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Communication Regulator says telecomms sector revenues decline between 2016 and 2021

Communication Regulator says telecomms sector revenues decline between 2016 and 2021

The Communications Regulatory Authority of Namibia (CRAN) revenues declined in USD terms between 2016 and 2021 by 4%, while profits increased by 31%, and profit margins grew from 12% to 17%, according to a Market Report they released last week.

The report considers the financial health and performance of the Namibian telecommunications sector, consumer price developments, and changes in the competitive landscape. The first report was released in 2016 and formed the basis of the comparative analysis.

According to the report shareholder’s equity increased from US$95 million to US$152 million. The state controls 89.4% of Information and Communication Technology (ICT) sector assets and 84.8% of ICT sector revenues. The private sector, while owning 10.6% of the assets, was responsible for 15.2% of the revenues in 2021.

The report noted that Telecom Namibia managed a modest profit in 2021 and investment increased by 21% between 2016 and 2021. The return on equity for 2021 stood at 6.3%.

Mobile Telecommunications Limited’s (MTC) revenue continues to grow annually, and its shareholders’ equity in US$ terms increased by 50% and net profit by 9% since 2016. MTC also invested in infrastructure to provide new services such as Fibre to the Home.

According to the report, MTC’s EBITDA margin of 51% and its return on equity of 33%, make MTC a good investment. While Paratus is growing rapidly, it is doing so from a low base. In 2021, despite a tenfold increase in shareholder’s equity and a quadrupling of assets, it still accounted only for 7% of sector revenues and 9% of sector assets.

The total number of SIM cards increased by 10% over the same period.

“Out of 2.9 million mobile SIM cards currently in Namibia, 1.9 million (66%) used data. The share of mobile broadband SIM cards, increased from 61% in 2016 to 66% in 2021. This points to structural obstacles to cracking the 70% mark, such as lack of digital skills and high prices for mobile data and smartphones,” remarked Emilia Nghikembua, Chief Executive Officer, CRAN.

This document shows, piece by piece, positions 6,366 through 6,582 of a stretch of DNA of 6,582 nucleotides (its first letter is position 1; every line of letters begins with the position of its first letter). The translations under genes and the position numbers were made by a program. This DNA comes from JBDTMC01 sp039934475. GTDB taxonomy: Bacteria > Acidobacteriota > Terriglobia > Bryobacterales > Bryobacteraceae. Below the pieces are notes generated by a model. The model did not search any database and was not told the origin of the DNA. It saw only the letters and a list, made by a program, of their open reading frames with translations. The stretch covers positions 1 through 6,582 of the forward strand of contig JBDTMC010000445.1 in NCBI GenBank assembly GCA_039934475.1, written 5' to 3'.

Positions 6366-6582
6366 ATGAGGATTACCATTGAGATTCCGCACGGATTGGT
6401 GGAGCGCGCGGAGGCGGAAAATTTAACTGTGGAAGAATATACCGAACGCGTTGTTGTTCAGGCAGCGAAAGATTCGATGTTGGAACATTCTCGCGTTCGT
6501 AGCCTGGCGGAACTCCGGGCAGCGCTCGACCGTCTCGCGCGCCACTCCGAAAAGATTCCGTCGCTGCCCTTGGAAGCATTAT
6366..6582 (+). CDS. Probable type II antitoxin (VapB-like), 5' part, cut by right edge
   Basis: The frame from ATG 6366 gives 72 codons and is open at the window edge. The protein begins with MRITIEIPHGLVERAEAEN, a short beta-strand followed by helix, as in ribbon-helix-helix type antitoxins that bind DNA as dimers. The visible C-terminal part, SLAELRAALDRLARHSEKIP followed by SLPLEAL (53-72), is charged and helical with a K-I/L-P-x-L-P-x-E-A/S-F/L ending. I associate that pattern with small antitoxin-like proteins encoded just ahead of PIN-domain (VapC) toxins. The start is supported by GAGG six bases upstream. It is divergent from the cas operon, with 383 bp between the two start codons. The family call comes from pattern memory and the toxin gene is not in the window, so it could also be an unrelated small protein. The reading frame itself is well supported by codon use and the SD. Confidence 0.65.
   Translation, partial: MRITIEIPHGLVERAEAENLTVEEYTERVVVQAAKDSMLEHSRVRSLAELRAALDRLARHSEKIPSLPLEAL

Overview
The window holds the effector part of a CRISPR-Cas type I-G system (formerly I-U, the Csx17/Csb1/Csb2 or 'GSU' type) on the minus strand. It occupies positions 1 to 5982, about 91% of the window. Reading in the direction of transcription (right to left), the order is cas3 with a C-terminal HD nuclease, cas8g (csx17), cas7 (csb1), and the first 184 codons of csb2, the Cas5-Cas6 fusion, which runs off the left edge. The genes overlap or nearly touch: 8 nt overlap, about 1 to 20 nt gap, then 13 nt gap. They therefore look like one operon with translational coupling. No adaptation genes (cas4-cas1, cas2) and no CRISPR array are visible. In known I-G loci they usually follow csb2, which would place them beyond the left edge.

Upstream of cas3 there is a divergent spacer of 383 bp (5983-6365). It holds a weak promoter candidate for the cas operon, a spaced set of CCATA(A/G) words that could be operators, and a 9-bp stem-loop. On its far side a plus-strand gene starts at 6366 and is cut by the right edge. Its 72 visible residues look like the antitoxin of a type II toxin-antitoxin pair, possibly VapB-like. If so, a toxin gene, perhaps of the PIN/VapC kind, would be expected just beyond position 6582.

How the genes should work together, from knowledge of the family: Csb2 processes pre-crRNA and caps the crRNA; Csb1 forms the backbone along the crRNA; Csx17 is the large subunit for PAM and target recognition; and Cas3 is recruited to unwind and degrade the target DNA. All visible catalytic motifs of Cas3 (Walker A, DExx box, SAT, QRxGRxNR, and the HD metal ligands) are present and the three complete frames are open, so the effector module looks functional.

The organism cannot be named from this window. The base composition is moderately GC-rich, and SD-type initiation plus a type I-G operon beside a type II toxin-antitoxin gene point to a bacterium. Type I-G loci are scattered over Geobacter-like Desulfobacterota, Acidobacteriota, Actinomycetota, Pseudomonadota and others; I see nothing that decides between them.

Meanwhile the report noted that voice and SMS revenues are declining while data revenue is growing.

The share of data revenue increased from 33.6% in 2016 to 59.3% in 2021. Overall, service revenues increased by 14% from 2016 to 2021. Mobile revenue contributed to 74% of all data revenues in Namibia in 2021. Asymmetric Digital Subscriber Line (ADSL) dropped to only 13.5% of total data revenue, and Fiber-to-the-Home (FTTH) increased to 5.5% market share in 2021.

“This clearly demonstrates that Universal Access and Service for broadband can only be achieved using mobile. Fixed broadband is complementary for the high-income segment of the Namibian population,” stated Nghikembua.

“Additionally, the use of Voice-over-Internet-Protocol (VoIP) and Over-the-Top (OTT) applications such as Skype, WhatsApp and FaceTime, to make voice calls, has gained popularity globally over the past years. Therefore, fixed voice revenues continue to experience a downward trend as more customers are changing to mobile and VoIP services. Consequently, SMS and landline traffic declined. This indicates the fading of landline relevance for consumers and a replacement of SMS by OTT applications,” added Nghikembua.

Meanwhile, on the rollout of network infrastructure, population coverage for Namibia is 85% for 4G.
Seven out of 14 regions have 4G population coverage of below 80%. Kunene has less than 50% 4G population coverage. MTC owns 73% of all Radio Access Network (RAN) sites, Telecom Namibia 24% and Paratus 3%. MTC and Telecom Namibia have extensive network coverage in all of Namibia’s regions, which contributes to coverage, but there remains room to increase the footprint to ensure 100% population coverage.


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